Consumer Search Trends for 2012: How We’re Searching For Information
The digital revolution has changed a lot of things in the last ten years. But nothing has probably changed faster than how Americans are getting their information. According to a 2012 Nielsen™ study, roughly 274 million people in the U.S. now have Internet access—that’s more than double since the year 2000. Last year, we spent roughly 81 billion minutes on social networks and blogs and 64 percent of mobile phone time was spent using apps. We’re even consuming information on multiple devices simultaneously with 42 percent of tablet owners using them daily while watching television.1
But the increase in gadgets and Americans’ voracious appetites for information poses an evolving problem for marketers: How are consumers finding websites now and how can those trends be incorporated in a marketing strategy?
Tracking the trends. For nearly the last ten years, Forrester ®, a research company, has surveyed online consumers to determine what resources they are using to find websites. Here are some of the key trends they noticed:
Search engines still rule. Not surprisingly, the Forrester survey found organic search is still the primary source of all web traffic. Fifty percent of U.S. online adults use search engines to find websites. While this stat was down 10 percent from the previous year, it was still more than the second-most common traffic driver—links from another site—at 31 percent. The survey also found the number of online adults that use search ads to find websites rose to 8 percent after falling the year before.(2) A different survey by ExperianSM Hitwise found Google™ to still be the dominate search engine of choice with nearly a 66 percent share of searches. Bing™ and Yahoo!® were a distant second with around 11 percent each.(3)
Social networks gaining ground. The biggest surprise in the Forrester survey was that social media sites such as Facebook® and Twitter™ overtook traditional website traffic drivers like email and recommendations for the first time among U.S. adults. The survey reported 23 percent or “almost one in four U.S. online adults say social networks drive them to websites.”(1) Some social media experts are even calling “Facebook the new Google” because for many, especially younger generations, social networks are viewed as the starting point for the Internet. And, considering Facebook passed Google in March of 2010 for the most visited site on the Internet, there may be a whole lot of truth to that statement.(4)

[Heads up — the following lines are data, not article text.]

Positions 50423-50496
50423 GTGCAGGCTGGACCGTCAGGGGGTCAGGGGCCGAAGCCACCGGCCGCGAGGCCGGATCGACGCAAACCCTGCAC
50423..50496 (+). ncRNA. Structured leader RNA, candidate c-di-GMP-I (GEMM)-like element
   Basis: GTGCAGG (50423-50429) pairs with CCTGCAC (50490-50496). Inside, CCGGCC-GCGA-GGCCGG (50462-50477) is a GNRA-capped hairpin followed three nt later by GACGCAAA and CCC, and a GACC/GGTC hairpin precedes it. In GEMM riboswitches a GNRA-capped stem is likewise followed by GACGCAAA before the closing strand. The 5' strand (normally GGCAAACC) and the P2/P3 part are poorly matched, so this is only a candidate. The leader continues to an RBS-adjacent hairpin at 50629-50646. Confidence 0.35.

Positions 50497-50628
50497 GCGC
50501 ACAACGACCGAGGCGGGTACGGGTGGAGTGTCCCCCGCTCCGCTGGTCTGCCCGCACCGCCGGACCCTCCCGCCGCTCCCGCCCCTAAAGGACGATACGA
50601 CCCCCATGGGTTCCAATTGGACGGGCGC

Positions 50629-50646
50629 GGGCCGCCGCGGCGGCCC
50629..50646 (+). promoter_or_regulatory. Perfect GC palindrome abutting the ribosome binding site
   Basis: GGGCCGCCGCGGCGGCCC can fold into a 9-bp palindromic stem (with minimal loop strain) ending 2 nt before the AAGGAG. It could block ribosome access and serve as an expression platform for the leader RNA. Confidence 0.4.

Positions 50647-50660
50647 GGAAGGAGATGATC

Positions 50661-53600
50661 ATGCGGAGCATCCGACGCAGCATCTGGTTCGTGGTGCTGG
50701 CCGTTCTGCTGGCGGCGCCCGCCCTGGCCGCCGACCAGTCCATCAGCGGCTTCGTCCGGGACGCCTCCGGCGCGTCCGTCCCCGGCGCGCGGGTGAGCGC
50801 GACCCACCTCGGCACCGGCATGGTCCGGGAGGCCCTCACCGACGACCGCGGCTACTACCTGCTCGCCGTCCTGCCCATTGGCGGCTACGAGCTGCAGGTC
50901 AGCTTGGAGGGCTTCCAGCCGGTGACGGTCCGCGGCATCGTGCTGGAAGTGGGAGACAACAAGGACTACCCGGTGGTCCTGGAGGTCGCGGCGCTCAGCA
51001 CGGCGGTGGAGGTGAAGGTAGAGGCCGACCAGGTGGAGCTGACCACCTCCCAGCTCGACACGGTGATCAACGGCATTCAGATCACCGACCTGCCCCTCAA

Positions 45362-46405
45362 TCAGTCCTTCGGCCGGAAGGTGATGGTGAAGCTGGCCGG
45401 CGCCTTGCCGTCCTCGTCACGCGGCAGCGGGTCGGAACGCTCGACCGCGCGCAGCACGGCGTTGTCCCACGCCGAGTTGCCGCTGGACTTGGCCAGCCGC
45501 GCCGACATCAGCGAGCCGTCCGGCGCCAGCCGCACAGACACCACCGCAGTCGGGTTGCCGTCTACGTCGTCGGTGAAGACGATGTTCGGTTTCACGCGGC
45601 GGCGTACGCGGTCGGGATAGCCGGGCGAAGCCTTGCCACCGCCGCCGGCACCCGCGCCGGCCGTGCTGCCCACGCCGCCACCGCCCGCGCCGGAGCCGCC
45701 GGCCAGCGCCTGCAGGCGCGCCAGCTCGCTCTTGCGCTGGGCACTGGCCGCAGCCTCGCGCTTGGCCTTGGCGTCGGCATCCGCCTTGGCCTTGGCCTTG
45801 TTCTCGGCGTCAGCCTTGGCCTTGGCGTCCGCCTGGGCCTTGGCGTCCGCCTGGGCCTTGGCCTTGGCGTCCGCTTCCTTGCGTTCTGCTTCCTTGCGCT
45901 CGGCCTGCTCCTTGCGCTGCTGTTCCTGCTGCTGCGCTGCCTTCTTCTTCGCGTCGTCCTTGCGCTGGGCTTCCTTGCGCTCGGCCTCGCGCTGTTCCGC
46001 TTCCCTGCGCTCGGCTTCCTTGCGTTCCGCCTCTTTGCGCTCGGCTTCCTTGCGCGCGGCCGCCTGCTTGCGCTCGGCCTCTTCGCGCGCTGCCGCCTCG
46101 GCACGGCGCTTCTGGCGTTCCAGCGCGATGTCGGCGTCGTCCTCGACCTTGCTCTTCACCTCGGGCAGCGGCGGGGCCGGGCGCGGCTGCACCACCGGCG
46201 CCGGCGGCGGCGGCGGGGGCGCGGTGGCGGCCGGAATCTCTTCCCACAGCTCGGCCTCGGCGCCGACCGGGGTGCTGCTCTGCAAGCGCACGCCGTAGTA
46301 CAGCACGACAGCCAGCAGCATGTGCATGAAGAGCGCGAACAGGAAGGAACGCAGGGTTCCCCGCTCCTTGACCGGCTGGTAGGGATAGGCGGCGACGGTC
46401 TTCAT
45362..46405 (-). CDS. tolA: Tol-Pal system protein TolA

Email losing ground. Another find from the survey discovered that fewer people than ever are using promotional email or emails from friends or family to locate websites. The survey noted the decrease was especially high among older adults but that using personal emails to find websites was still the second-most cited resource for seniors behind search results. 2
Offline advertising vs. offline content. Forrester also reported that, when it comes to traffic-driving resources, all forms of advertising declined this year. It said, “Twelve percent of U.S. online adults use print ads to find sites, 11 percent use TV ads, and only 4 percent use radio ads.” However, offline content such as newspaper and magazine articles “drive almost 1 in 5 consumers to websites, and TV shows or news stories drive 14 percent of consumers.” So while offline tends to deliver more traffic, it’s still important to provide content both offline and online in all the places your audience spends its time with media.
Mobile gains. In another study, the Local Search Association’s “State of Local Search”, reported 77.1 million mobile subscribers accessed local business content as of January 2011. That number was up a whopping 34 percent from a year ago. In fact, local content users now account for one-third of all mobile subscribers, up from 25 percent last year.(5) Nielsen reports that 44 percent of U.S. mobile subscribers now own smartphones and that 19 percent of smartphone users have searched for product information using their device. Sixteen percent have even looked up coupons or deals when the television was on.1 And with numbers like that, it would appear that search via mobile devices is likely to increase in the years to come.
Recommendations. It’s difficult to make broad suggestions that will work for every business. But it’s clear that as consumers continue to use more devices to search for information, creating multiple touch points on multiple platforms is crucial to driving website traffic these days. Generate as many pathways as possible using all available online channels, including organic search, social media, email, paid search, video and online ads. Don’t put all your marketing dollars into one basket and don’t forget about the impact of offline channels such as TV, radio, directories, outdoor, print, direct mail and others. Social media is a growing resource for younger generations while older ones prefer referrals and compelling content. If your business doesn’t have a social media presence such as a Facebook site, you could be missing a growing channel for searchers to find you. But make sure you’re coordinating your marketing strategies to connect with your target audience’s preferred device usage.
1 - Source: Nielsen, The Digital Revolution (April 2012)
2 - Source: Forrester, How Consumers Find Websites In 2011 (December 2011)
3 - Source: Experian Hitwise US survey ending the week of April 28, 2012
4 - Source: Hitwise data for the week ending March 10, 2010
5 - Source: Local Search Association study conducted by comScore, Inc. (2011)
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